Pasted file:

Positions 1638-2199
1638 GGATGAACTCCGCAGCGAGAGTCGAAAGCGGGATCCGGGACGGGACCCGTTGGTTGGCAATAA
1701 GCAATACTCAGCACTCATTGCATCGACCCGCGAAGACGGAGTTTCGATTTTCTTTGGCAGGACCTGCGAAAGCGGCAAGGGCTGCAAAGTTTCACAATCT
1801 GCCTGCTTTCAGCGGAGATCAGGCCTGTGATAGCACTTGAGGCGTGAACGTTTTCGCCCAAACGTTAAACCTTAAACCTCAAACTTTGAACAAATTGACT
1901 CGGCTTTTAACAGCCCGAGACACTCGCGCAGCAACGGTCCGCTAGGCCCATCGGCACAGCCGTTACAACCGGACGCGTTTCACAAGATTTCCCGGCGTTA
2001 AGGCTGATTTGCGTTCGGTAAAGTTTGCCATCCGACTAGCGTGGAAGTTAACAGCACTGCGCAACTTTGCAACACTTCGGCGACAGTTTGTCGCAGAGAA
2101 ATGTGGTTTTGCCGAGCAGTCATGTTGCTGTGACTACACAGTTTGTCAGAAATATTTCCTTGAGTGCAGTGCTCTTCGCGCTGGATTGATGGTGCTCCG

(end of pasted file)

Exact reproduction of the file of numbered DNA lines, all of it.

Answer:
Positions 1638-2199
1638 GGATGAACTCCGCAGCGAGAGTCGAAAGCGGGATCCGGGACGGGACCCGTTGGTTGGCAATAA
1701 GCAATACTCAGCACTCATTGCATCGACCCGCGAAGACGGAGTTTCGATTTTCTTTGGCAGGACCTGCGAAAGCGGCAAGGGCTGCAAAGTTTCACAATCT
1801 GCCTGCTTTCAGCGGAGATCAGGCCTGTGATAGCACTTGAGGCGTGAACGTTTTCGCCCAAACGTTAAACCTTAAACCTCAAACTTTGAACAAATTGACT
1901 CGGCTTTTAACAGCCCGAGACACTCGCGCAGCAACGGTCCGCTAGGCCCATCGGCACAGCCGTTACAACCGGACGCGTTTCACAAGATTTCCCGGCGTTA
2001 AGGCTGATTTGCGTTCGGTAAAGTTTGCCATCCGACTAGCGTGGAAGTTAACAGCACTGCGCAACTTTGCAACACTTCGGCGACAGTTTGTCGCAGAGAA
2101 ATGTGGTTTTGCCGAGCAGTCATGTTGCTGTGACTACACAGTTTGTCAGAAATATTTCCTTGAGTGCAGTGCTCTTCGCGCTGGATTGATGGTGCTCCG